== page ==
An unexpected forerunner in a genre in peril Moments before I first saw Justin Townes Earle, my buddy tells me this guy is "the future of punk rock." Naturally, only first hearing of the man that night, I was reluctant. That is, until Earle and right-hand man Cory Younts took to the old theater stage, playing stripped-down, bluesy country-folk songs—songs, and that's it. No fancy production, no "oohs and ahhs," no distractions.
"I am my father's son/ I've never known when to shut up/I ain't foolin' no one/I am my father's son. " These words lead off the fourth song on Justin Townes Earle's second album, Midnight at the Movies, and given that many people still know him as the son of iconic singer/songwriter Steve Earle, it's a brave and startling statement. But at the same time, much like his 2008 debut The Good Life, Earle's second album works because he seems determined not be his father's son; the tone and the feel of this music owes precious little to the family line, and Earle sounds appreciably more relaxed, confident, and in control here than he did on his fine debut.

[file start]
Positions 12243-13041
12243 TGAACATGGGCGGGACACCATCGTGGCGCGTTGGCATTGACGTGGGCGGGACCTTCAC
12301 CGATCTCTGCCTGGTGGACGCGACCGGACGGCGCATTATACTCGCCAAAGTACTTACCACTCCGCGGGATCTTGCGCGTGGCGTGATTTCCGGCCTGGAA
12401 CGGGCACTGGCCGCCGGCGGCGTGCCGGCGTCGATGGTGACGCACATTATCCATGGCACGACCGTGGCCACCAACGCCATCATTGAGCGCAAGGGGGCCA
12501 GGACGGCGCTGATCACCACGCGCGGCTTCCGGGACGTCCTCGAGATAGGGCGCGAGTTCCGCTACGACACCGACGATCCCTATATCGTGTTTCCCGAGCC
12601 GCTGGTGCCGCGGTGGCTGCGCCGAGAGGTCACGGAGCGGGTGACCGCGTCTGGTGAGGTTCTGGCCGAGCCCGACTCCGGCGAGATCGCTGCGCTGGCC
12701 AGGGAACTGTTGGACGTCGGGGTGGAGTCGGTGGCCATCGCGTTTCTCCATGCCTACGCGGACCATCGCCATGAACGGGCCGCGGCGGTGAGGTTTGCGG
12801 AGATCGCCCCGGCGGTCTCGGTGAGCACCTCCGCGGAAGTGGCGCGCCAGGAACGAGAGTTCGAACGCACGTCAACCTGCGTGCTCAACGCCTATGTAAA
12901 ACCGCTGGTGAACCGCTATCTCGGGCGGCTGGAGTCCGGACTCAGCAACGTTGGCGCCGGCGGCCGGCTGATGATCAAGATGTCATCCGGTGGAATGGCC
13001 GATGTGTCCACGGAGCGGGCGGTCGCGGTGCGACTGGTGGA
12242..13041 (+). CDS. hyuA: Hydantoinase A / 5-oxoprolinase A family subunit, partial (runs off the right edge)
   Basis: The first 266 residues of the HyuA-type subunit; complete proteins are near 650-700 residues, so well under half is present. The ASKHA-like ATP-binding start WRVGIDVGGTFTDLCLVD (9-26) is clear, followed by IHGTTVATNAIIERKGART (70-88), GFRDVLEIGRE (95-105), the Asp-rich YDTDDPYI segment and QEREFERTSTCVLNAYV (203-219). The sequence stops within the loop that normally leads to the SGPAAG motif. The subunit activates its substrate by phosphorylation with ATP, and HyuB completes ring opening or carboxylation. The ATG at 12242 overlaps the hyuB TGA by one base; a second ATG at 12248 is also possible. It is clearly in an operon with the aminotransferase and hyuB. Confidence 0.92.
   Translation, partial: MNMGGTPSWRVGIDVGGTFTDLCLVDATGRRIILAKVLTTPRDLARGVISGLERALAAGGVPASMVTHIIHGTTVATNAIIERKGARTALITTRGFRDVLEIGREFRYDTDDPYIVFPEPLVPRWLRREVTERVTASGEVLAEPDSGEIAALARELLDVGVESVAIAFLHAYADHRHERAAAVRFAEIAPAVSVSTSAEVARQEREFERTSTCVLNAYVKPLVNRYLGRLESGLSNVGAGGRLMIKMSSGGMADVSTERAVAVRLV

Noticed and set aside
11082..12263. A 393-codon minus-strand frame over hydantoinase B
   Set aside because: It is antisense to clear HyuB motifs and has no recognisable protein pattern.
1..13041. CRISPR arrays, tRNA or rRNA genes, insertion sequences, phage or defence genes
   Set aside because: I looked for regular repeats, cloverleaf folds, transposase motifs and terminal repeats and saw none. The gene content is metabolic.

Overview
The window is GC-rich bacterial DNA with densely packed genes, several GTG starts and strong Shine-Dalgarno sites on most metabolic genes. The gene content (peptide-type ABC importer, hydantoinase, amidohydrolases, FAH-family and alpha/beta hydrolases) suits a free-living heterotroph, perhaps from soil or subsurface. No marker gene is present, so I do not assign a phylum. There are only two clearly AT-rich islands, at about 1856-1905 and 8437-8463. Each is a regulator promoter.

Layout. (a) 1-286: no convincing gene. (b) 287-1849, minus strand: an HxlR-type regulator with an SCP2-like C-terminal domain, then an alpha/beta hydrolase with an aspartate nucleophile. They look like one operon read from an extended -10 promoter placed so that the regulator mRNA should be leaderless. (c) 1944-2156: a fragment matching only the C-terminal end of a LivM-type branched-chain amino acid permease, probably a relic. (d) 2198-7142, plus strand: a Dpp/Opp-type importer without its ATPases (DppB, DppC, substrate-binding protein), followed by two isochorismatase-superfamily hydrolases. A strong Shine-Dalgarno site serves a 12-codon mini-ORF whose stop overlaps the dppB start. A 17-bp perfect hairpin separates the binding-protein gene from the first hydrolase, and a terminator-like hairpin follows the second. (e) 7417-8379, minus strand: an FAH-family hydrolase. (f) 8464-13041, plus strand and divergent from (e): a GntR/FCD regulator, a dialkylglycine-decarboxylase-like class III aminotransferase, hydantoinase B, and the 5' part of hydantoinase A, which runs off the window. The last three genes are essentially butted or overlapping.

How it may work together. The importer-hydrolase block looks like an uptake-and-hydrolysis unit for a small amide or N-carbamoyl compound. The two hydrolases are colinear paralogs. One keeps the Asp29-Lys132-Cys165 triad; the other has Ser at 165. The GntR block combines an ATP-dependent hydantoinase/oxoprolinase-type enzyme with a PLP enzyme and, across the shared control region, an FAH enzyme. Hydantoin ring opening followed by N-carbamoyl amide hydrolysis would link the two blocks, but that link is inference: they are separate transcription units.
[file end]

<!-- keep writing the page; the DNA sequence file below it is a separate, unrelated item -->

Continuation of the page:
Justin Townes Earle has a whole lot to live up to, and this time it isn’t just his two famous names. In 2008, his first full-length release, The Good Life, was featured on several critics’ year-end lists and cemented Earle’s role as one of Americana’s best up-and-coming young artists. In the face of numerous accolades, it wouldn’t have been surprising had Earle chosen to rest on his laurels for a while.
It's hard not to benchmark Justin Townes Earle by his name. Neither a maverick like his father, Steve, nor a transcendentalist like his namesake, Austin's late Townes Van Zandt, Earle is rather something of a classicist. Midnight at the Movies, like 2008's The Good Life, consists largely of old-school country variants rendered with skill and taste, such as "They Killed John Henry," an original folker easy to mistake for a traditional.